b. 22 January 1920, West Helena, Arkansas, USA, d. 25 August 2002, Chicago, Illinois, USA. Raised in Rochester, New York, as a child Warfield studied singing extensively, including earning a degree at Eastman College of Music. After serving in military intelligence in World War II (he was fluent in German) he secured a role in a touring company of Call Me Mister, which had premiered on Broadway in 1946. Also in the road company were showbusiness hopefuls Buddy Hackett, Carl Reiner and Bob Fosse. Warfield worked thereafter in musical shows, occasionally in films and on television, and in opera, but chiefly he performed on the concert platform. His fluid and resonant baritone was adaptable to many genres and he became an accomplished singer of gospel music and especially of German lieder. Warfield’s concert recital debut came in 1950 at New York’s Town Hall. This was followed by a highly successful tour of Australia, after which he went to Hollywood for Jerome Kern’s Show Boat (1951), memorably singing ‘Ol’ Man River’. In 1952 he starred as Porgy in a State Department-sponsored touring version of Porgy And Bess that included 142 performances in London. Starring opposite him was opera singer Leontyne Price, whom he married. On television he appeared as De Lawd in a production of Marc Connelly’s The Green Pastures (1957 and 1959).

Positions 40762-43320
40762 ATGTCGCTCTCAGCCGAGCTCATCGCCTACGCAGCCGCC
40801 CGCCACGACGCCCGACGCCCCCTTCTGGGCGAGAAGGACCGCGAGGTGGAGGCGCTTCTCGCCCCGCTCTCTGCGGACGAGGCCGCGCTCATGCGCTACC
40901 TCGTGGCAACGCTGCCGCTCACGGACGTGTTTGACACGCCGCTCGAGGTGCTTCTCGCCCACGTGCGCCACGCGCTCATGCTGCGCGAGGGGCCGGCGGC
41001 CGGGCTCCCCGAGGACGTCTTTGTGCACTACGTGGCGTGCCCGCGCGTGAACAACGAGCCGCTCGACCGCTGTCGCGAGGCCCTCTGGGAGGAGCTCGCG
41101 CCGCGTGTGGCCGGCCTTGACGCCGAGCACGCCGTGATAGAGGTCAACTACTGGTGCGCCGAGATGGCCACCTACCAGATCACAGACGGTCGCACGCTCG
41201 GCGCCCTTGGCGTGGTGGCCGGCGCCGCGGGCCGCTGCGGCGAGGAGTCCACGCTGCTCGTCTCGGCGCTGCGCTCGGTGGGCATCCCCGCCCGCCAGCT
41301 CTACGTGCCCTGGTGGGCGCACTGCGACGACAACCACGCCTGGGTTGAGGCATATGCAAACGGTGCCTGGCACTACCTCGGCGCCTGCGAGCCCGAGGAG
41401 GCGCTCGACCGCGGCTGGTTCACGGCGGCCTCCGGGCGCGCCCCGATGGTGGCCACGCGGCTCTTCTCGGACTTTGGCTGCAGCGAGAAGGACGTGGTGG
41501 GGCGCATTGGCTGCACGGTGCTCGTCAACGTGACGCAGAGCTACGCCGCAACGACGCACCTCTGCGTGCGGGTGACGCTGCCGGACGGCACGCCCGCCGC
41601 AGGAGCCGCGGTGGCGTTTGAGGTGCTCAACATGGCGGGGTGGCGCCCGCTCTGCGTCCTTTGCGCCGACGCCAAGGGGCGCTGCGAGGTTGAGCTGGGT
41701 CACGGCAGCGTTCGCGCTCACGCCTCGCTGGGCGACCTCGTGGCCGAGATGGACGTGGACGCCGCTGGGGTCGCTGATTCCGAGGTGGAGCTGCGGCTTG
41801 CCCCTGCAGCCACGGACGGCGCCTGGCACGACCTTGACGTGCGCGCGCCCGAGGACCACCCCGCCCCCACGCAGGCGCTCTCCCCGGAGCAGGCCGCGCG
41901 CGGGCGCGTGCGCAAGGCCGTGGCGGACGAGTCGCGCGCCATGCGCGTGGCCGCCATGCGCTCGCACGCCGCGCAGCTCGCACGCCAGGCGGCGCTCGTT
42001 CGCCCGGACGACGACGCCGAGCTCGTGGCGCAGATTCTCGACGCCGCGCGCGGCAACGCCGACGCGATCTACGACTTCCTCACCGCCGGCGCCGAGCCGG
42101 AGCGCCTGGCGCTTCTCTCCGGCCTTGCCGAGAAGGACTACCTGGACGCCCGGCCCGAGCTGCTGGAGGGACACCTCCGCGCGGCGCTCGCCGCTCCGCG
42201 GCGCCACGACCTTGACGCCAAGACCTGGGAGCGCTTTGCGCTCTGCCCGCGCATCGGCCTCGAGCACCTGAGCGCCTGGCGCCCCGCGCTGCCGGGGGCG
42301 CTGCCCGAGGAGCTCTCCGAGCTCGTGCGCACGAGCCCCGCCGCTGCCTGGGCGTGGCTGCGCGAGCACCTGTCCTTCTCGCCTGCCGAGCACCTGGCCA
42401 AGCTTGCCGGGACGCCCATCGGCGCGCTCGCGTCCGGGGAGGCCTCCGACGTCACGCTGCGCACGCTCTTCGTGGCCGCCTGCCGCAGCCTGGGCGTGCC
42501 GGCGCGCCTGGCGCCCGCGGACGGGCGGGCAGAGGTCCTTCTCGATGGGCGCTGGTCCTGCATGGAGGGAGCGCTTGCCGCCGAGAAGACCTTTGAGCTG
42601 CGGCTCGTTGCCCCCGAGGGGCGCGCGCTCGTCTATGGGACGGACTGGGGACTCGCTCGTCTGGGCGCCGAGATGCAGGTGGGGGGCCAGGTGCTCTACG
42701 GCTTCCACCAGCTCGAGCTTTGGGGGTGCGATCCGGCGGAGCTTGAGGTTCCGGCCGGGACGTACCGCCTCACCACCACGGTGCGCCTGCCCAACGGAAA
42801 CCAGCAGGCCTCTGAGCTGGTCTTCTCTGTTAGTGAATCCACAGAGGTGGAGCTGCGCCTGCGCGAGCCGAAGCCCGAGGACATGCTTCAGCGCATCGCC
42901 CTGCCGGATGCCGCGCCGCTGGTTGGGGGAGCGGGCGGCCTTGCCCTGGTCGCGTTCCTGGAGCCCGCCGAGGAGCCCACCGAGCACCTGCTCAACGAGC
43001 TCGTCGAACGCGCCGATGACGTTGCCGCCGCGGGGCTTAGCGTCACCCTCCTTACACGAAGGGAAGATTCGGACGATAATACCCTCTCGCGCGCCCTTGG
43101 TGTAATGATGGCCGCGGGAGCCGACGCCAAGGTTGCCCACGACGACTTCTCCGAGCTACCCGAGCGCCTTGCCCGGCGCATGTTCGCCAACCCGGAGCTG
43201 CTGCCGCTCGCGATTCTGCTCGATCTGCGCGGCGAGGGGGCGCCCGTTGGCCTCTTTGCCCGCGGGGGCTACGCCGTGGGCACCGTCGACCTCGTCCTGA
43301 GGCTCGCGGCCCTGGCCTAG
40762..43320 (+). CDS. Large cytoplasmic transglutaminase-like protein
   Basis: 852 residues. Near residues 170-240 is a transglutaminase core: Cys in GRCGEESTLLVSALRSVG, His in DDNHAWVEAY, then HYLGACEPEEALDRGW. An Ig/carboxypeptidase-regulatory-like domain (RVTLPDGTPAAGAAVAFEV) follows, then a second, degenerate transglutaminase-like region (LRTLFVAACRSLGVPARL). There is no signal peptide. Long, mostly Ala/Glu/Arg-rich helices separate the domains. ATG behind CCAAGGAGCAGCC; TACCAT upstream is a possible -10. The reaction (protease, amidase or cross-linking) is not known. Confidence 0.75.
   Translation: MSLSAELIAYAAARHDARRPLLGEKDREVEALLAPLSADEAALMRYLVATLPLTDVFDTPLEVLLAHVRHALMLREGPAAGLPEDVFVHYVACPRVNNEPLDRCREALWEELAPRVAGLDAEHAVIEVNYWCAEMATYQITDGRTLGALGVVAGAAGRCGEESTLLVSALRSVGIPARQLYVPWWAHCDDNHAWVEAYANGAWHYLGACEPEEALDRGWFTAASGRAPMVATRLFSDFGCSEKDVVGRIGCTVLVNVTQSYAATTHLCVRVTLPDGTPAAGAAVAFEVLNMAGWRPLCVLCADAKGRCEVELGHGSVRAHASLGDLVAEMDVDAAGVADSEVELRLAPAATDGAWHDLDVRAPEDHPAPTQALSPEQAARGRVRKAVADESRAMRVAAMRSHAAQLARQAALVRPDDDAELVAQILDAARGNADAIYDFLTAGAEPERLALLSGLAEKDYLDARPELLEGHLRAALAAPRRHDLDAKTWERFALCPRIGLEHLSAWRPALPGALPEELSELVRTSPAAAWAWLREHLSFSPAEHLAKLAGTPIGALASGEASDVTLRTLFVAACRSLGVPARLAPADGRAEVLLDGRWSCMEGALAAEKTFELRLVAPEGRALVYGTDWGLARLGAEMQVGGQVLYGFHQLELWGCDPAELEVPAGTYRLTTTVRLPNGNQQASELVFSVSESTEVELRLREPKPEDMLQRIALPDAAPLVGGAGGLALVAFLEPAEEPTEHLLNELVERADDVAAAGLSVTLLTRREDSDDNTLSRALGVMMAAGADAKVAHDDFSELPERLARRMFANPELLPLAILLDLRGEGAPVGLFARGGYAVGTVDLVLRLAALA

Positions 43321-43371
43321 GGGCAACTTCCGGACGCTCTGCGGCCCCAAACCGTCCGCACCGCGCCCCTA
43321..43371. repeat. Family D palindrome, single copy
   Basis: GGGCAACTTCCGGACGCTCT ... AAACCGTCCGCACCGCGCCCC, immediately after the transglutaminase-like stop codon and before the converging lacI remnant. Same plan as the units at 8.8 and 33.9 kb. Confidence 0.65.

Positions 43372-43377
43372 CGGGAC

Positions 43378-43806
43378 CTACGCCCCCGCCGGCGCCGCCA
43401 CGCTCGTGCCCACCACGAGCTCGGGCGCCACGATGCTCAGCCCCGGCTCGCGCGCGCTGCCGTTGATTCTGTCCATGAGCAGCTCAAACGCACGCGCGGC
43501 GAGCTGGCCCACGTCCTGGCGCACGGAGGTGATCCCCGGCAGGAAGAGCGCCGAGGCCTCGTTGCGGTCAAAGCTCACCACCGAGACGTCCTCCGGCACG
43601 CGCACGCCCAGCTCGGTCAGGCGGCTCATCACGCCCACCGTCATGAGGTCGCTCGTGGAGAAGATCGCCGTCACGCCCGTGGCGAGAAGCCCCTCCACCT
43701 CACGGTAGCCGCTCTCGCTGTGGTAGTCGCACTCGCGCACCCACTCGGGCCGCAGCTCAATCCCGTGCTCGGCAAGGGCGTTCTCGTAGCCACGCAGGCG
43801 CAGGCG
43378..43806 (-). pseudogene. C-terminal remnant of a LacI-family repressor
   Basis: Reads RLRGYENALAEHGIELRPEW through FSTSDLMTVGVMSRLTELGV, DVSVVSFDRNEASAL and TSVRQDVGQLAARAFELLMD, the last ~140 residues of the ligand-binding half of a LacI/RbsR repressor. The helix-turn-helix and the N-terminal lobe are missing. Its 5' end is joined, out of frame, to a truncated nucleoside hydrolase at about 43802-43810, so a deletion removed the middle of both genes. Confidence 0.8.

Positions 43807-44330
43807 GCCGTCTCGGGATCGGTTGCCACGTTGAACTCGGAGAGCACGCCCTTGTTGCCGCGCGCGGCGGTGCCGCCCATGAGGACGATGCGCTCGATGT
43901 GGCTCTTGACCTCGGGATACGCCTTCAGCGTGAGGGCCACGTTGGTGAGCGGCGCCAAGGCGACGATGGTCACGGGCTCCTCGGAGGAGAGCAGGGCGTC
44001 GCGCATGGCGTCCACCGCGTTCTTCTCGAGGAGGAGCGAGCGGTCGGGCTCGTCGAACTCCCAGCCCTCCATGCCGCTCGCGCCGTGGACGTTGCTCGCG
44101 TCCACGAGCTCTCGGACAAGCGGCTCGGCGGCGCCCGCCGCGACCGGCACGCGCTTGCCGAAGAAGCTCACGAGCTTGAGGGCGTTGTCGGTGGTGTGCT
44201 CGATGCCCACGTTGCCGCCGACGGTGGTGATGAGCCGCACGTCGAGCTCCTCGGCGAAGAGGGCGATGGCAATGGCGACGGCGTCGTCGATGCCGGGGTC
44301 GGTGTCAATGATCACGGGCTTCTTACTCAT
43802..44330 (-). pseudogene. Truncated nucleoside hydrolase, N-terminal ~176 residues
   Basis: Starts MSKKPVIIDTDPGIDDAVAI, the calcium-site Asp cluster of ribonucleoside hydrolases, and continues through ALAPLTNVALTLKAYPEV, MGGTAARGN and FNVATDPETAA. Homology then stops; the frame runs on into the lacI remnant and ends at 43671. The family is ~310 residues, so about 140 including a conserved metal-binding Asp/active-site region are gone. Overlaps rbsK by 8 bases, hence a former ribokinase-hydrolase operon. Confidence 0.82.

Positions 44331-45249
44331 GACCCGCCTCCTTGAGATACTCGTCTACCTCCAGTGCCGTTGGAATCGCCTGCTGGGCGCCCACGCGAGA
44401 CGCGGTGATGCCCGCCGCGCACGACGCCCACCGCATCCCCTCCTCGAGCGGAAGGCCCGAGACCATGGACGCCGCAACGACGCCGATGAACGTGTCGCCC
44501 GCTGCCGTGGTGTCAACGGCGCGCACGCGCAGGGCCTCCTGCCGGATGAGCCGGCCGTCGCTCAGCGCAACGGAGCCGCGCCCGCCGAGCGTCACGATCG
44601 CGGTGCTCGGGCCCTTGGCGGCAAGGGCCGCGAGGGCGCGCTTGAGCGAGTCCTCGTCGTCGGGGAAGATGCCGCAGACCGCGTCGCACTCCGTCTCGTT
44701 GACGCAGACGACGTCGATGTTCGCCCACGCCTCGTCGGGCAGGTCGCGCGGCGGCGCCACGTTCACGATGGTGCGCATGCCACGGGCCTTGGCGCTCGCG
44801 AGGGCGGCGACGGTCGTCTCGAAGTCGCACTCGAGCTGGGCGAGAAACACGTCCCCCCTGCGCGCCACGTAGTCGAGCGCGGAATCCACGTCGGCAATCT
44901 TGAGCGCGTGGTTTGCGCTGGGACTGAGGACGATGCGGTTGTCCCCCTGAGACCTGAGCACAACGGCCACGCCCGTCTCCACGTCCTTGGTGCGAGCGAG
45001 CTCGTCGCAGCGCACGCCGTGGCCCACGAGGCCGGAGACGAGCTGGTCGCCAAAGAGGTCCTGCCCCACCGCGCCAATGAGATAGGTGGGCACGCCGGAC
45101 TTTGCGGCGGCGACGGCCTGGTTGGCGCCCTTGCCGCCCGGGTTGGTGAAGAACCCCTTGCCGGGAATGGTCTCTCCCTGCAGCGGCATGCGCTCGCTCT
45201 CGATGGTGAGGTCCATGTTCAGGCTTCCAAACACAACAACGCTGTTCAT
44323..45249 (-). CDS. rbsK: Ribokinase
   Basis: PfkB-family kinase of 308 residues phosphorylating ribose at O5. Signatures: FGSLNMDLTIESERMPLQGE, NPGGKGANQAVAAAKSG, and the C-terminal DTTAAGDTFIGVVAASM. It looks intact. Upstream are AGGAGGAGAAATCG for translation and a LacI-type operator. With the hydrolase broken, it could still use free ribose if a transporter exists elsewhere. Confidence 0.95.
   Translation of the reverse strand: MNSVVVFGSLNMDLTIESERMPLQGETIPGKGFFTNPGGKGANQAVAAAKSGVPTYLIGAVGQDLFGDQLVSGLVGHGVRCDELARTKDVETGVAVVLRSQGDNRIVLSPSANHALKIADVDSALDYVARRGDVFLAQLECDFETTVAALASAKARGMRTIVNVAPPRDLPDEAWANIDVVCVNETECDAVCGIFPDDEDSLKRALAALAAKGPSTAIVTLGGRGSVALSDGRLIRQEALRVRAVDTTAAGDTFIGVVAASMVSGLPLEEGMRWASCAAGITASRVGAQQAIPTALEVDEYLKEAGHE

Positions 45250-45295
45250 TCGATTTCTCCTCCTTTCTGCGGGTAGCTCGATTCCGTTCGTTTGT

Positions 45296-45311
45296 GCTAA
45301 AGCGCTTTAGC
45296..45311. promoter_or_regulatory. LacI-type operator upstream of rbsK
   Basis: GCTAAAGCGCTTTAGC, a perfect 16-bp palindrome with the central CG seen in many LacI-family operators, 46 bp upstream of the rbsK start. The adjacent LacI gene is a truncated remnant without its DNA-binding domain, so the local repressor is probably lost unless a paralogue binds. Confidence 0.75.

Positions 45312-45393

Recipient of numerous awards and honours, Warfield won a Grammy award in the Spoken Word category for his contribution as narrator to Aaron Copland’s A Lincoln Portrait (1984). Among his last appearances were a recital in 1995 at Carnegie Hall in support of the Duke Ellington Cancer Center, and in 1999 a national tour performing African-American Folk Songs with fellow baritones Benjamin Matthews and Robert Sims. Warfield was also deeply involved in education, notably at the Schiller Institute where he worked on the National Conservatory of Music Movement.